Validation of Loose Mix Aging Procedures for Cracking Resistance Evaluation in Balanced Mix Design
Status: Contract Development
State highway agencies and the asphalt pavement industry have recognized the importance of asphalt aging for evaluating the cracking resistance of asphalt mixtures in balanced mix designs (BMD) as well as performance-based and performance-related specifications. However, research has indicated that the long-term aging procedure specified in AASHTO R30: aging compacted specimens for 5 days at 85°C, is inadequate. Over the last few years, numerous studies have explored loose mix aging as an alternative yet accelerated method of aging laboratory prepared mixtures to simulate the field aging of asphalt pavements. Some of these studies are briefly described as follows:
- North Carolina State University recommended the use of loose mix aging at 95°C as the long-term aging of asphalt mixtures for performance testing and prediction in NCHRP 9-54. The duration of aging required to simulate in-situ aging of asphalt pavements ranges from days to weeks.
- NCAT developed the “critical” aging procedure for aging of surface mixtures to simulate the changes in mix and binder properties to the point in time when top-down cracking begins to appear, which requires loose mix aging for 8 hours at 135°C prior to compaction. The procedure was initially developed based on analysis of aging of surface mixes from projects in WA, MI, and AL.
- TTI established a “mid-term” loose mix aging procedure for conditioning asphalt overlay mixes which often have performed poorly due to reflective cracking. The mid-term conditioning method calls for 20 hours at 100°C prior to compacting cracking test specimens. Note that the loose mix conditioning time and temperature that are same as those of asphalt binder PAV aging used by DOTs and asphalt industry in the last 30 years.
- UNH has applied the loose mix aging at 95°C and 135°C protocols for a range of NH mixtures and run a range of performance tests. An aging model was developed based on mixture properties and has been correlated with field cores taken after 4 years of service. Two ongoing NRRA projects (Recycling Agents field sections and Compatibility Innovation project) are further evaluating these protocols for application in these projects.
Although these aging procedures showed promising results, they were developed based on a limited number of field projects and component materials. Therefore, further work is needed to validate these procedures with a wider range of field projects with various mixture components, pavement ages, and climatic conditions.
The NCAT-TTI-UNH research team proposes a two-phase study to accomplish the research objective. Phase I study seeks to extensively leverage the ongoing research efforts in different regions of the U.S. on the development, evaluation, and preliminary validation of candidate loose mix aging protocols. The research team will synthesize the existing binder and mixture test results, conduct critical data review and analysis, identify research gaps, and develop an experimental plan for Phase II.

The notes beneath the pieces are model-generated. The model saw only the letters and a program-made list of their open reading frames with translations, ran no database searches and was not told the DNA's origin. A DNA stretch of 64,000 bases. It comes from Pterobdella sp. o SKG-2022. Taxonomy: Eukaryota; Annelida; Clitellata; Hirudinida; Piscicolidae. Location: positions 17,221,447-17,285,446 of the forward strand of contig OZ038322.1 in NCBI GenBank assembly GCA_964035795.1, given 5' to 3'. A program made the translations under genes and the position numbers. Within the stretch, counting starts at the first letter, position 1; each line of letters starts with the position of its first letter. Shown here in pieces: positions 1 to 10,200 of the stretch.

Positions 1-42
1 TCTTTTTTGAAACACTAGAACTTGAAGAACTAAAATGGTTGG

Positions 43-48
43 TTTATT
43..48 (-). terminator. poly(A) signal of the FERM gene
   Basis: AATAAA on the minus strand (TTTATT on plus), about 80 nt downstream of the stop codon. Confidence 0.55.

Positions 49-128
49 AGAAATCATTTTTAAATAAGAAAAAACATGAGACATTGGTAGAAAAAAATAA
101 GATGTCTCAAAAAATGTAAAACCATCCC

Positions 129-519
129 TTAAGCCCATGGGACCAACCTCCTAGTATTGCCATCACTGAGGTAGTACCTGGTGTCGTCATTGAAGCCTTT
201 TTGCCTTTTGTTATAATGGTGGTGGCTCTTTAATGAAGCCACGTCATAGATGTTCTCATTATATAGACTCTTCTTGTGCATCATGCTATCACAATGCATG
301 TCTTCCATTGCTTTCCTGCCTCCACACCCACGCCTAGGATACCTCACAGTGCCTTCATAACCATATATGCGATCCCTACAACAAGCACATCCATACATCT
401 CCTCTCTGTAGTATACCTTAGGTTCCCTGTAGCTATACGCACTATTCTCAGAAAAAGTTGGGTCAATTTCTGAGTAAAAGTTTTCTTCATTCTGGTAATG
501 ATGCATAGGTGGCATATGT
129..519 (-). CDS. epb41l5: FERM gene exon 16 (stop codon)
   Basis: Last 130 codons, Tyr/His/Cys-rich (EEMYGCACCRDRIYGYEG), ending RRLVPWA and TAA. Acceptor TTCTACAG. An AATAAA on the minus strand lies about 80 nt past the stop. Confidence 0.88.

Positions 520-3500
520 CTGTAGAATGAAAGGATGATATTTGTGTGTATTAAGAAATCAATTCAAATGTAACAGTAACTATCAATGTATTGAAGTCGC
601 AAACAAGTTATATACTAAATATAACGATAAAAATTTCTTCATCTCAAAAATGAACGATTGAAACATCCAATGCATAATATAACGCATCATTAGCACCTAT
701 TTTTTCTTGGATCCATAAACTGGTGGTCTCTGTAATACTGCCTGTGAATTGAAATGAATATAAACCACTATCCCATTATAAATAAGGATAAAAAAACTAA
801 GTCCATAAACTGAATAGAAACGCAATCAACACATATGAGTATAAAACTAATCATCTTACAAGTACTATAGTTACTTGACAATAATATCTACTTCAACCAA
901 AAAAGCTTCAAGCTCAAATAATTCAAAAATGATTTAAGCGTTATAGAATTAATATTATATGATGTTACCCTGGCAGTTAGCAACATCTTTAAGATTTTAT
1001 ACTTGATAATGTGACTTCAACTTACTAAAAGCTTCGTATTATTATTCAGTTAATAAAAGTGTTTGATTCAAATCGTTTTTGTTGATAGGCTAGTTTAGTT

It is anticipated that the Phase II experimental plan will include the following tasks:
- Selection of several existing and new field projects in different climate zones in the U.S. that allow the sampling of field cores at various in-service times, plant mixes, and raw component materials for research evaluation.
- Laboratory characterization of field cores, plant mixes, and laboratory produced mixes at various aging conditions based on comprehensive mixture performance testing as well as rheological and chemical testing of extracted asphalt binders.
- Data analysis to determine the correlation between field aging and the candidate loose mix aging procedures.
- Identification of appropriate parameters to assess aging effects on asphalt binders’ performance, considering the complexity introduced by various additives such as recycling agents, recycled plastics, crumb rubber, etc.
From the experimental plan that will be used in Phase II existing and new test sections on MnROAD and the NCAT Test Track as well as roads in NRRA states can be used where the research team will obtain raw materials, loose plant mix, and field cores (annually sampled for up to five years); thus, it will significantly leverage existing research projects without needing dedicated test sections. It is anticipated that the Phase II study based on the developed experimental plan in Phase I will lead to recommendations and guidance for implementation of loose mix aging processes that simulate field aging through balanced mix design performance testing for NRRA members.
Principal Investigator: Fan Yin, firstname.lastname@example.org, National Center for Asphalt Technology
Co-Principal Investigators: Raquel Moraes, email@example.com; and Chen Chen, firstname.lastname@example.org, National Center for Asphalt Technology; Jo E. Sias, Jo.Sias@unh.edu; Eshan Dave, Eshan.Dave@unh.edu, University of New Hampshire; and Fujie Zhou, email@example.com, Texas A&M Transportation Institute
Technical Liaison:Joseph Podolsky, MnDOT, Joseph.Podolsky@state.mn.us
Technical Advisory Panel (TAP) - email the TAP
Contact us to join this TAP
- Brandon Brever, MAPA
- Ashley Buss, Iowa DOT
- Curt Dunn, North Dakota DOT
- Daniel Kopacz, P.E., Wisconsin DOT
- Dan Oesch, Missouri DOT
- Joseph Podolsky, Minnesota DOT (TL)
- Punyaslok Rath, University of Missouri
- Dylan Specht, Illinois DOT
- Joseph Voels, Minnesota DOT
- Hao Yin, Horizon Engineering Consulting